Music & Audio Production

Tampa, Florida, November xx, 2021 — While many production facilities nationwide saw bookings decline during the COVID-19 pandemic, Alex “Mixedbylex” Romero substantially increased his business at his Grand Bay Recording Studios in Tampa, Florida. After months of 18-hour days and a string of Gold and Platinum singles, Romero upgraded his main room with a Solid State Logic ORIGIN analog console. He has now also acquired a new building where he will soon open a larger, multi-room facility that will additionally house  number of SSL hybrid production tools including SiX SuperAnalogue™ desktop mixer.

Romero, who started getting interested in audio from a very young age had long dreamed of owning his own studio and, in early 2018, after years of working as a freelance engineer at two Tampa facilities, he designed and built Grand Bay’s first room. “I grabbed two other guys, good friends of mine, trained them how to do engineering, and we just started kicking ass. Every day was a 12-hour day. Then we built a second room, because we were losing clients, because we didn’t have the time available with just one room, and we brought in another engineer.”

When COVID-19 hit, after an initial slowdown in bookings, artists began flocking to Grand Bay, Romero reports. With the boost in revenue, “We said, ‘We should upgrade and get an SSL board.’ So we talked to Mike Picotte, who’s been a friend of mine for 15 years and is a sales engineer at Sweetwater, and we bought the ORIGIN,” he says. “We noticed a change in the sonics in the room right away. We all fell in love with it, and now we can’t take our fingers off this board.”

The clear advantage of ORIGIN

For about four years Romero had worked on G Series and E Series desks at a previous studio, where he brought in clients such as 10K Projects, Lil Yachty and Machine Gun Kelly. He had long dreamed of owning a large-format SSL desk, and while ORIGIN’s analog circuitry shares a lineage with the 4000 series consoles, the new desk has one clear advantage over those older classics, he says.

“The biggest difference to me is the reliability. Those old consoles had a sound, but there’s also a frustration that comes with them,” he says. “Now, I wake up, come to the studio and turn the ORIGIN on, and I have no doubts that when I hit the center section Mix button it will work. But I’m glad I got to experience those years with the old consoles, because it makes me appreciate the ORIGIN so much more.”

Reliability is important for Grand Bay, which has built a reputation among its core hip-hop and R&B clientele for well-run sessions and high-quality productions. The ORIGIN console and the SSL brand certainly instill confidence in the artists who come to work at the studio, but those clients also don’t want the equipment to get in the way of their flow when inspiration hits, Romero says. “Especially in the genres that we record in, everything is so post-production heavy, so you’ve got to be snappy, as an engineer.”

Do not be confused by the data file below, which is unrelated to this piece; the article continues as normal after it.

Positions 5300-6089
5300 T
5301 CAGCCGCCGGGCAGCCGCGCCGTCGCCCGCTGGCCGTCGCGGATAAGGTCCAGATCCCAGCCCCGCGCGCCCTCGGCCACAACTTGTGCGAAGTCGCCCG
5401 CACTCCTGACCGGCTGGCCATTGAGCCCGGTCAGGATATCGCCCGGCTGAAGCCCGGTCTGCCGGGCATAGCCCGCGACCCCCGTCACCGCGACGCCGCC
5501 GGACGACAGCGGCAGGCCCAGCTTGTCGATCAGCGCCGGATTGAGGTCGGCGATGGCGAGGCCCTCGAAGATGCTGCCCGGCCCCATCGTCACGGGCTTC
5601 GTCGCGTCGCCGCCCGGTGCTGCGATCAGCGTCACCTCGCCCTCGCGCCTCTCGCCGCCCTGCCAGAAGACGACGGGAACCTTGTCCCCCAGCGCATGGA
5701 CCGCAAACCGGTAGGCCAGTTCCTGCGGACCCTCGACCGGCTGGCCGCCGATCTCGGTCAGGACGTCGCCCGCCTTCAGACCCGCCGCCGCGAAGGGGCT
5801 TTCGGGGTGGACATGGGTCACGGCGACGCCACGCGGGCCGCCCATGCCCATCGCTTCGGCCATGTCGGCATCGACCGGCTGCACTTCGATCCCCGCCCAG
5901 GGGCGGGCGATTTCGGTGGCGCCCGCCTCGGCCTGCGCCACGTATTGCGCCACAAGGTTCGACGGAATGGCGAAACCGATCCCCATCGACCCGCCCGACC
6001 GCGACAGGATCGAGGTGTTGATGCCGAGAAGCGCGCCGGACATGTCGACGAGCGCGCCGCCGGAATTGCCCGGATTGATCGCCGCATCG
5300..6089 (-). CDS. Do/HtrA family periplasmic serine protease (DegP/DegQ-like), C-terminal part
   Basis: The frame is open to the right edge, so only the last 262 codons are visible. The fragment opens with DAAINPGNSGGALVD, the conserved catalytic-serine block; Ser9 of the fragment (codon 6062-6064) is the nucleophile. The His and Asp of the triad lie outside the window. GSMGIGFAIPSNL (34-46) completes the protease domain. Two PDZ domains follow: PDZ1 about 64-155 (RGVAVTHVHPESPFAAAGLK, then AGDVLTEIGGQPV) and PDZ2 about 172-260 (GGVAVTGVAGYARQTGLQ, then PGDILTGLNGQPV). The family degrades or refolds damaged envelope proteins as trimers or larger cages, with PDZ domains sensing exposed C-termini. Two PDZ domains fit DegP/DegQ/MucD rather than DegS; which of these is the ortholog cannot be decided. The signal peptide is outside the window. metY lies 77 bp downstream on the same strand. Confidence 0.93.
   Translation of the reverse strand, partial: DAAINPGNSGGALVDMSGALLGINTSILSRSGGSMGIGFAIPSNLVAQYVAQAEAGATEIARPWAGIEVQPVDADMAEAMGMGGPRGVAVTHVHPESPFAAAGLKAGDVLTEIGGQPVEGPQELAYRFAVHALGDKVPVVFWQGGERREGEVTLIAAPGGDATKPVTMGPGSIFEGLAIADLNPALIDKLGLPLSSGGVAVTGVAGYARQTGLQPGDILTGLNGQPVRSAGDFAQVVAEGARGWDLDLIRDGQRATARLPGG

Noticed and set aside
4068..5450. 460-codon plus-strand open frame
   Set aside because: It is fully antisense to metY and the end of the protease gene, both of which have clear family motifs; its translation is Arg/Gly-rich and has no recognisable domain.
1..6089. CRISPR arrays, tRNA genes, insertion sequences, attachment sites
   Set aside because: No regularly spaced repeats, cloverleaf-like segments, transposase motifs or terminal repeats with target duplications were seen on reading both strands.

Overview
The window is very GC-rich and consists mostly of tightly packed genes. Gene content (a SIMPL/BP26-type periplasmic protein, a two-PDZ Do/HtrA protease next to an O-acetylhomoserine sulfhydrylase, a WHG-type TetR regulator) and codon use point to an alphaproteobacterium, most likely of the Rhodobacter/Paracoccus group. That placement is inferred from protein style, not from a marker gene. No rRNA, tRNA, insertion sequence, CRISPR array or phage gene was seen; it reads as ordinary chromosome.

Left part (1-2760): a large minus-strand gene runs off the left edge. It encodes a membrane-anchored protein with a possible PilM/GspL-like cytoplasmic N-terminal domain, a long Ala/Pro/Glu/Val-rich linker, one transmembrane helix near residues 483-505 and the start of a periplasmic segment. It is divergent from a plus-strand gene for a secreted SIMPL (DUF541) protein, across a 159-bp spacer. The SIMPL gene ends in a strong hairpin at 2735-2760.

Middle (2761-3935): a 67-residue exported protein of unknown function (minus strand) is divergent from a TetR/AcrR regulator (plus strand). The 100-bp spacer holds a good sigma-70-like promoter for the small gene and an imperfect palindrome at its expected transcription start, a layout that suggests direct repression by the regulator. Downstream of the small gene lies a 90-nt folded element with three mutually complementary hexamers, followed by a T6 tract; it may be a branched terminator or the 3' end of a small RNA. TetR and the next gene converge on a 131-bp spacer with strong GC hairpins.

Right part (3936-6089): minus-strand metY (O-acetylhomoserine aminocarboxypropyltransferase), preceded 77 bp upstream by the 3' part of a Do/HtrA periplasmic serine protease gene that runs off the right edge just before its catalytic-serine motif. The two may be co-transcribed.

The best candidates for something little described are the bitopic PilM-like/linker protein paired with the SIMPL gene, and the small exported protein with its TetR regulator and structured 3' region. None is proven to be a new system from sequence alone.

While working at previous facilities, Romero would often have to pause the session and calibrate the console before certain tasks, he says, or patch around channels that didn’t function properly on the fly. But now, “With the ORIGIN it’s just bam, bam, bam” and the work gets done, he says.

Scaling with SSL SiX Desktop Mixer

Grand Bay’s Studio 2, which for a time was equipped as a mastering room, is outfitted with a second SSL desk. “I have the SSL SiX with a pair of PMC monitors and we bought a Sony C800 microphone for in there. There’s a 16-input interface and we do a lot of mixing in that room. We have two channels with EQ on the SiX, so sometimes we’ll just put a two-track instrumental through it and add some compression with the SSL stereo bus compressor,” he says.

“People ask which room is better,” he says. “I ask them, ‘Do you want a huge room or something more intimate? Because the quality is the same.’ 10K Projects signed Damian Styles and I did one of his rock records in Studio 2. It came out great.”

In fact, a number of projects produced during the pandemic turned out great, earning Romero and Grand Bay a slew of RIAA-certified disks. “I gained four or five gold records,” he says, including for singles by Internet Money, Larray and Iann Dior. “Somebody,” by Lil Tecca and A Boogie wit da Hoodie, was certified Platinum. “I’m cool with that!” he says.

Romero designed his first room while working at Red Lounge Recording Studios in Tampa and designed both rooms at Grand Bay. “If I could hire an acoustician I would, but a lot of it is common sense. I understood how deep the room needed to be and where the reflection points needed to be; I was able to study that. I’m doing the same thing at the new place, but I did ask acoustician George Augspurger to step in, and he designed a set of monitors for us and helped with the front wall dimensions. It was an honor to meet him.” The new two-story facility, which will feature the ORIGIN and SiX, will open in the coming months.

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